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Once the site of a peanut factory, the Rowan County–Salisbury School System and the Davie County School System have built a facility that is used for a supplementary education center called Horizons Unlimited. From the outside, one would never know that this building has nearly 20,000 square feet of exhibit and classroom space which includes a planetarium, a Native American museum, a rainforest with tropical birds, and much more. All exhibits and programs are aligned to the grade level curriculum of the North Carolina Standard Course of Study. The surrounding grounds include 32 acres of natural wetland preserve accessible from the Tom E. Smith Nature Exploratorium, and an original one-room log schoolhouse.

Lisa Wear, the director of Horizons Unlimited along with Anne Ellis, Theresa Pierce, and Patsy Wilson, have developed programs in which K-12 students participate in innovative learning experiences. These programs are designed to increase knowledge and understanding of local and national history as well as physical and biological sciences. The center has partnerships with Duke Energy, Catawba College, Ducks Unlimited, the National Water Council, and the North Carolina Wildlife Resources Commission to develop the largest WILD Education Site in North Carolina that focuses on environmental science.

North Carolina Indian history and culture is explored in the American Indian room of Horizons Unlimited. Third graders, learning about Native Americans, will see an extensive collection of stone tools, weapons, furs, clothing, and other artifacts from the different periods of early history. They will learn how these articles were used in daily life. There is even a full size replica of a dugout canoe that spans the length of a wall.

The natural sciences area of the Center strives to make students aware of the fragility of plant and animal life on Earth. A rainforest–aviary exhibit has an enclosed area with tropical plants and birds. The plants represent the canopy, the understory, and the forest floor. Zebra finches, parakeets, and other tropical birds fly from branch to branch overhead. In this area, students will learn about endangered species and see exhibits featuring products made from these animals that have contributed to their diminished populations. Rounding out the natural sciences area are aquariums with fresh water fish, displays of fossils and shark teeth, exhibits of native North Carolina and North American animals, and even an 800 gallon touch tank with catfish, trout, and other freshwater species.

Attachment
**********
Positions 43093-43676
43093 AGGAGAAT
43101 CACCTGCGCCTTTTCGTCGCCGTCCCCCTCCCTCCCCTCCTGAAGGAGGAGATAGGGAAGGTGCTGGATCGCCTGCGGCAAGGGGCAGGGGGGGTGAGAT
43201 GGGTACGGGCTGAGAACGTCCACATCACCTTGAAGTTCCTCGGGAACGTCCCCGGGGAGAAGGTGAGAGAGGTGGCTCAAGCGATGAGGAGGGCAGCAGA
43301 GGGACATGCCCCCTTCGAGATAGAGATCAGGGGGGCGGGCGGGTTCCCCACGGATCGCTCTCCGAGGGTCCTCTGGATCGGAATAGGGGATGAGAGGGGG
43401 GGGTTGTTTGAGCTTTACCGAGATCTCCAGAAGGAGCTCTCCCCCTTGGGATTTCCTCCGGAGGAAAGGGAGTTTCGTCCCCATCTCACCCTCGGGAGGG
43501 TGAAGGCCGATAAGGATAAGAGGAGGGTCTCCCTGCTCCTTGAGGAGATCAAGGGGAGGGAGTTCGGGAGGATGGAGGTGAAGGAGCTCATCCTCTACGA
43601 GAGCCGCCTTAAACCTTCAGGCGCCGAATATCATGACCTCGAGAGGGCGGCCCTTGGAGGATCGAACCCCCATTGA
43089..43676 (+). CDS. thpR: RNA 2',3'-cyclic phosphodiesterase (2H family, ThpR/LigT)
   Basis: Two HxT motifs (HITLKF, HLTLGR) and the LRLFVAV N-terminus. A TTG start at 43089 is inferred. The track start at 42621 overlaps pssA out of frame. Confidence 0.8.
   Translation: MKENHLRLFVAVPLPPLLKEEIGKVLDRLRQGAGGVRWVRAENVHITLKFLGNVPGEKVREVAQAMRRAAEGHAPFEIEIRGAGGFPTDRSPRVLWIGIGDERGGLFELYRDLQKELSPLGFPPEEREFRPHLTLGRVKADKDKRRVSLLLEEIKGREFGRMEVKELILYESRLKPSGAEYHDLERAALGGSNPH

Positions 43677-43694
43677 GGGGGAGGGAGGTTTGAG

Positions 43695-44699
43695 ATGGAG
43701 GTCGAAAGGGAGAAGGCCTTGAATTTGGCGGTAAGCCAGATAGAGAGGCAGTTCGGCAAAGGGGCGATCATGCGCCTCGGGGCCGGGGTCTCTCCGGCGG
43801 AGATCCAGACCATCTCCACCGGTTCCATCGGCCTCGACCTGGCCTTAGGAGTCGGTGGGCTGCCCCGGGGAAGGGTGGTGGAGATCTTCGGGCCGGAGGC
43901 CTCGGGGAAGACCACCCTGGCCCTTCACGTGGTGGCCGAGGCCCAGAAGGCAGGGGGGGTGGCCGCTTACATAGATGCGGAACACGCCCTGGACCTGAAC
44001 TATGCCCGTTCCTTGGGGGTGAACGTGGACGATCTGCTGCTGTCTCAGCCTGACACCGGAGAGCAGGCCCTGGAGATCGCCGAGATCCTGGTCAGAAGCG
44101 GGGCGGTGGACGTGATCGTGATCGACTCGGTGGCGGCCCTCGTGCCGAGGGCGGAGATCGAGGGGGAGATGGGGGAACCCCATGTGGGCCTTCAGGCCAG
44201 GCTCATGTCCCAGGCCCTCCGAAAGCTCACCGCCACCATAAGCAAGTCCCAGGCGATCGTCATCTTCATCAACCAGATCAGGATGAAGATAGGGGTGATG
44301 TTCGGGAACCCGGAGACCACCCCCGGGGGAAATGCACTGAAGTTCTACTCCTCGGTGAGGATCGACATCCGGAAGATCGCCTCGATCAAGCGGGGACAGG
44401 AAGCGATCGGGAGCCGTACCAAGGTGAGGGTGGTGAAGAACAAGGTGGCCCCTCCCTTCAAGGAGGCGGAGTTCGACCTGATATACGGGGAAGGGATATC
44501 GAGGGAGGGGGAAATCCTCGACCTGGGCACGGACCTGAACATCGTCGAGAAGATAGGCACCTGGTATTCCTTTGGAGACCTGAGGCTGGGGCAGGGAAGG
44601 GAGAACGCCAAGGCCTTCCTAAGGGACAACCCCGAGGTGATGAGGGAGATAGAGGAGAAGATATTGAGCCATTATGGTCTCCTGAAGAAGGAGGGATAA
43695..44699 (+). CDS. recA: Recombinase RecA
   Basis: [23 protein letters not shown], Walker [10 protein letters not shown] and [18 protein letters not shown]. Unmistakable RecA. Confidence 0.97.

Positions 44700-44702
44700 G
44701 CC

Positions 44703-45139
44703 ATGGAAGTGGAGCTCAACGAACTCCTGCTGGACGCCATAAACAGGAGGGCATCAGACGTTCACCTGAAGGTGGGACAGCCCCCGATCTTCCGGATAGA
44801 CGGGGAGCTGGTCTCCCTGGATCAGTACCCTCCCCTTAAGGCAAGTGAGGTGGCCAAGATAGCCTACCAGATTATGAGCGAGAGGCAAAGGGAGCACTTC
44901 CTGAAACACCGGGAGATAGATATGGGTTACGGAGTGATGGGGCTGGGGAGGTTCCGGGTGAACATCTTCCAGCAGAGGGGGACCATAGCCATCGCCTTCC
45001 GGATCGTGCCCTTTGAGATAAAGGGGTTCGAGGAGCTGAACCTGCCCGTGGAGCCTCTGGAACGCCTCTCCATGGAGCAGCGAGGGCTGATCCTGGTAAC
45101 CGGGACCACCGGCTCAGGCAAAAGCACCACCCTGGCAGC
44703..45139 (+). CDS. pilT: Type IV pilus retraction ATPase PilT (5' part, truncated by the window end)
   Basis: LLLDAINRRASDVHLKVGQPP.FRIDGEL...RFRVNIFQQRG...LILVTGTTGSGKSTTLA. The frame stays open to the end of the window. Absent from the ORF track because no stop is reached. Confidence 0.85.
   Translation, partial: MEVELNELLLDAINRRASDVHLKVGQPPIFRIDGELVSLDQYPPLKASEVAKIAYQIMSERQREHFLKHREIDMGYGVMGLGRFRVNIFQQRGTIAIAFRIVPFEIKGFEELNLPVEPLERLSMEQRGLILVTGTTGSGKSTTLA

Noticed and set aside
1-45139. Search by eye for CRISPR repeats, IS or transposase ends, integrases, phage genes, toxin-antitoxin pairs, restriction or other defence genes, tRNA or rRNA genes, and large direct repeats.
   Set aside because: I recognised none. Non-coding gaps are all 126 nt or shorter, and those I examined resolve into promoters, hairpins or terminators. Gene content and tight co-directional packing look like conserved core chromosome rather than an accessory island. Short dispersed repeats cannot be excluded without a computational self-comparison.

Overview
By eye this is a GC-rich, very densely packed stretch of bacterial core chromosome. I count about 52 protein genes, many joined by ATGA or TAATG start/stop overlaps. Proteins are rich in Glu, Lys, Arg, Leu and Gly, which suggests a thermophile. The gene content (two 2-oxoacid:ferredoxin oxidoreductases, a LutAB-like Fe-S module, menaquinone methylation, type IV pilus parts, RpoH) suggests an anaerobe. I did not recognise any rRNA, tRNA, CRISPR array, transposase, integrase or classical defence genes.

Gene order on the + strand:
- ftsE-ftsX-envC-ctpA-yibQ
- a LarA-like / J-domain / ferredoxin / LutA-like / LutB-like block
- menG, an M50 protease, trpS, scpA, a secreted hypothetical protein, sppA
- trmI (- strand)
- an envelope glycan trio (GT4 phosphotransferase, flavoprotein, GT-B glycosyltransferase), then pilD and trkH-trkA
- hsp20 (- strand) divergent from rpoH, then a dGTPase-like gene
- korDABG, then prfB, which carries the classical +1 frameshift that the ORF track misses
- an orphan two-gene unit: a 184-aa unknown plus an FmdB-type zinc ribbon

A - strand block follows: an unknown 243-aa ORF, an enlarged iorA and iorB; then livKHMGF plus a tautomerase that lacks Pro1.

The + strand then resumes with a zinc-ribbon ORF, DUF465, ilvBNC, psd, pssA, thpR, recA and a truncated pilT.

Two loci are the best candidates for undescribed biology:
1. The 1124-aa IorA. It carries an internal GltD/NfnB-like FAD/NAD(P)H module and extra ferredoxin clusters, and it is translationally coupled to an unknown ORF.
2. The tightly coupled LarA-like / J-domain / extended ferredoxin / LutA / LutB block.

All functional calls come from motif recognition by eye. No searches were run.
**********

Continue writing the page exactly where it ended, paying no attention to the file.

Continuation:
Fourth graders, learning about North Carolina history, will compare life in North Carolina today with the way of life that their great-great grandparents may have experienced. The staff conducts off-site tours of various local historic sites.

A short walk from the museum is the Setzer Schoolhouse that was built in 1842 in China Grove, North Carolina, and moved to our location for student visits. Students will experience what it was like learning in a schoolroom with students of all ages and they will compare how going to school in the 1800s was different from going to their own school today.

The Margaret C. Woodson planetarium seats 70 visitors. Here students can follow the daily positions of the stars and planets in the North Carolina sky. They will learn about space travel, the solar system, and deep sky objects. Multimedia shows highlight the wonders of the universe. The planetarium has a SkyLase full-dome, full-color laser system that offers visitors a fast-paced, entertaining musical light show experience.

Horizons Unlimited holds programs by appointment only. All programs for students in Rowan County and Davie County are free of charge. Other school groups can schedule visits for a small fee. Teacher resource kits are available for checkout. Horizons Unlimited is located at 1636 Parkview Circle in Salisbury. Call (704) 639-3004 for information and to make reservations for a program for your class.

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